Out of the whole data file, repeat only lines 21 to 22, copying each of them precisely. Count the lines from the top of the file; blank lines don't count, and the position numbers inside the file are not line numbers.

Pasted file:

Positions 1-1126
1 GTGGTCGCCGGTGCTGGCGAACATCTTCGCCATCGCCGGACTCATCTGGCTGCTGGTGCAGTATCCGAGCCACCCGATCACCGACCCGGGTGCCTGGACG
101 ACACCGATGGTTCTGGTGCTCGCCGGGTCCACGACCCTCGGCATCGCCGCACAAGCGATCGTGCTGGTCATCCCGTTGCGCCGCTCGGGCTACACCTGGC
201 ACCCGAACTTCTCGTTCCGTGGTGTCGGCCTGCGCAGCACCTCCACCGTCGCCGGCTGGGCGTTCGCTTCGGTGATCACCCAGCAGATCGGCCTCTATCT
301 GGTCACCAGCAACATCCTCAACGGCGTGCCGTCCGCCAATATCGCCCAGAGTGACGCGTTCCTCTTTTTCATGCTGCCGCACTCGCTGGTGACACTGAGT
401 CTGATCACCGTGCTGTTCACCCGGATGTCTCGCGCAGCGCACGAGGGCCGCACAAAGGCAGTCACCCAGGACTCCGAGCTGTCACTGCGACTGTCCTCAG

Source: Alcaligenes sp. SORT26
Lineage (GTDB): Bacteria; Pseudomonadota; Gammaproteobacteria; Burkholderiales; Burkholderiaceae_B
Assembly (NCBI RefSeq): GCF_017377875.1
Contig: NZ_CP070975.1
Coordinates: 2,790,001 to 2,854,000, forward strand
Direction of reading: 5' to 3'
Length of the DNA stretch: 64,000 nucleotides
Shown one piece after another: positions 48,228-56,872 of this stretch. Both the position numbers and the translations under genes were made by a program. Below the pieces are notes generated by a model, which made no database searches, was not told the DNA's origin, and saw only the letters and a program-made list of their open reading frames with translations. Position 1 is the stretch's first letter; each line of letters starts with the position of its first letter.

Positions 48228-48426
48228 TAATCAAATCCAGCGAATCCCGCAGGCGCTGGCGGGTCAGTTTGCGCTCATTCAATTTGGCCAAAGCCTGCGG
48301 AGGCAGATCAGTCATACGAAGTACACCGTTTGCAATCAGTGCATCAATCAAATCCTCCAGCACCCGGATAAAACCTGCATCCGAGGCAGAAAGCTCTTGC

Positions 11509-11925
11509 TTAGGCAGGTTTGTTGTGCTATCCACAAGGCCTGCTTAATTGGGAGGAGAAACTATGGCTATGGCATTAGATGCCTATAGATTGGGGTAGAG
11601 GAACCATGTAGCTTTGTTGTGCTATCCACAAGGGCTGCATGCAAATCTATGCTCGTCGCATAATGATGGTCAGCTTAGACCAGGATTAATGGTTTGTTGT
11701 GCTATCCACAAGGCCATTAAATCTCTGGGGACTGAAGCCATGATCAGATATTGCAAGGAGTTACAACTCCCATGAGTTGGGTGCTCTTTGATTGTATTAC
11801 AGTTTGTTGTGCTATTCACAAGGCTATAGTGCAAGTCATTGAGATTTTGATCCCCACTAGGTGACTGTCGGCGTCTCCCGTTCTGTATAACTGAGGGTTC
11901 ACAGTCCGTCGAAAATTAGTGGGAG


11701 GCTATCCACAAGGCCATTAAATCTCTGGGGACTGAAGCCATGATCAGATATTGCAAGGAGTTACAACTCCCATGAGTTGGGTGCTCTTTGATTGTATTAC
11801 AGTTTGTTGTGCTATTCACAAGGCTATAGTGCAAGTCATTGAGATTTTGATCCCCACTAGGTGACTGTCGGCGTCTCCCGTTCTGTATAACTGAGGGTTC